Ben Jacobson, head coach, Northern Iowa Panthers
Career Record: 220-118 (10 seasons); 4 NCAA Tournament appearances; 4-4 NCAA Tournament record
Accomplishments: A three-time Missouri Valley Conference Coach of the Year winner, Jacobson has won the Valley twice, won 30 or more games in a season on two occasions, and made the 2010 Sweet 16 (introducing "Farokhmanesh" into the lexicon in the process.)
Before He Was A Head Coach: Jacobson grew up in North Dakota, played college ball at North Dakota, then was an assistant there for six years before spending a year as an assistant at North Dakota State, then joined Greg McDermott's staff at Northern Iowa for five years before becoming head coach himself.
Ties to Vanderbilt: None that we know of.
Stylistic Tendencies: Jacobson's 2016 team was his first that did not finish in the top 30 nationally in defensive rebounding percentage, and the Panthers in his tenure also typically don't commit many fouls, ranking in the top 25 in defensive free throw rate in four of the last five years. They've also generally shot the ball pretty well and committed relatively few turnovers. They also play at a glacial pace. This isn't necessarily a bad thing, though, as it's important to distinguish between "slow" and "ugly." The Panthers play slow, but their playing style isn't ugly.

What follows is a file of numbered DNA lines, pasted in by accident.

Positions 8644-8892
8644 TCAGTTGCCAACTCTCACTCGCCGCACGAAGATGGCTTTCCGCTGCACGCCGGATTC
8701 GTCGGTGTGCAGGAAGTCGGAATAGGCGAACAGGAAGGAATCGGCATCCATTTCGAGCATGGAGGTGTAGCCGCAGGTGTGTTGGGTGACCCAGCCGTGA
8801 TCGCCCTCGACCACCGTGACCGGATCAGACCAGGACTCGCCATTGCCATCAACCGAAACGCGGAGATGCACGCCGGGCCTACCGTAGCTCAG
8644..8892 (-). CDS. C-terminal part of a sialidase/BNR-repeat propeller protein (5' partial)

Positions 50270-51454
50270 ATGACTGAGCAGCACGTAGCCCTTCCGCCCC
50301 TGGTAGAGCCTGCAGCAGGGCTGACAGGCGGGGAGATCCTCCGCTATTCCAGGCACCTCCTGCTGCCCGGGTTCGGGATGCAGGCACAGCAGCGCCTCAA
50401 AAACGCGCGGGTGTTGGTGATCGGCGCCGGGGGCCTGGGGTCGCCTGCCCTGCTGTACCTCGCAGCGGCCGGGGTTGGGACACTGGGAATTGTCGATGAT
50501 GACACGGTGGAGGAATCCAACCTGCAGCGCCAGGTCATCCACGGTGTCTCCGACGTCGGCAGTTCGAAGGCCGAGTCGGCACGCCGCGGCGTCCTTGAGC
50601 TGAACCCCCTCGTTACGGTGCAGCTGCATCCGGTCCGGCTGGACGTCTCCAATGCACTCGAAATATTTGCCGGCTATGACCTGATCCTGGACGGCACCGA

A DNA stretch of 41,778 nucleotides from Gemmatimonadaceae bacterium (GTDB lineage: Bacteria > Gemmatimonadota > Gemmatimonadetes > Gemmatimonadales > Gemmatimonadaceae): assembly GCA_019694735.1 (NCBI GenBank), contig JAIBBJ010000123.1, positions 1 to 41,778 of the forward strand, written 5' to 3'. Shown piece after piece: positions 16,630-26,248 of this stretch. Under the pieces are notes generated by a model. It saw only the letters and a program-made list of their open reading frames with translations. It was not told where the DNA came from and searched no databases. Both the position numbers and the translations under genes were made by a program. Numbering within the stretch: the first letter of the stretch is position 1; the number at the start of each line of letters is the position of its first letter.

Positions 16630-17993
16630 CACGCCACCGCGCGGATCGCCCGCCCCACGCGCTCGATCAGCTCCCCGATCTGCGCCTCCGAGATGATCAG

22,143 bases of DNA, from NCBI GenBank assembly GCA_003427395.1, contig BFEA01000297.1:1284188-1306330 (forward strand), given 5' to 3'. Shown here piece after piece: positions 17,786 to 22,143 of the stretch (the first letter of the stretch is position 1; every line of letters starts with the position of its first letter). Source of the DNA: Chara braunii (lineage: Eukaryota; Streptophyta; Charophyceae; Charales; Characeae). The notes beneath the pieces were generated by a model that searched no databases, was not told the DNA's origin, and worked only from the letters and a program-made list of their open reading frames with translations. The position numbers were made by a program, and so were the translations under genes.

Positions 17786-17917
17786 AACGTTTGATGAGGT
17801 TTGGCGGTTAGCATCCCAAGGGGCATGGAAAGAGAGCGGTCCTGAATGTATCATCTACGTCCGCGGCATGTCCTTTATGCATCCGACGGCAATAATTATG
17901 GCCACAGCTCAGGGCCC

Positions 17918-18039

Would he come here? Unknown. On the one hand, Vanderbilt can easily give him a hefty raise -- Jacobson's base pay is only $400,000, though various incentives push his total compensation higher than that, and his buyout is probably around (we're guessing) $2 million or so -- but on the other hand, he's spent basically his entire life in the states of North Dakota and Iowa and it's an open question whether he would move to Nashville. At the same time, he may be starting to see that there are limits on how much he can do at Northern Iowa.
Thoughts: Why isn't Jacobson getting more attention? Either people are underrating his resume, or they're assuming that he's a Northern Iowa lifer. But the entirety of his resume suggests that he should at least get a call to determine if he's interested -- after Gregg Marshall (whom we've profiled) and Mark Few (whom we're really unconvinced is ever leaving Gonzaga), Jacobson probably has the strongest resume of anyone at the mid-major level: he's won nearly two thirds of his games as a head coach and he's accomplished that over multiple recruiting cycles, so there's no way to chalk his success up to one or two players or a single recruiting class. This is a strong combination of upside (not as good as Marshall, but still good) and floor (he's not going to tank the program) as anyone you're going to find. Again, the only real question here is whether he would consider coming to Vanderbilt -- but it's worth finding out.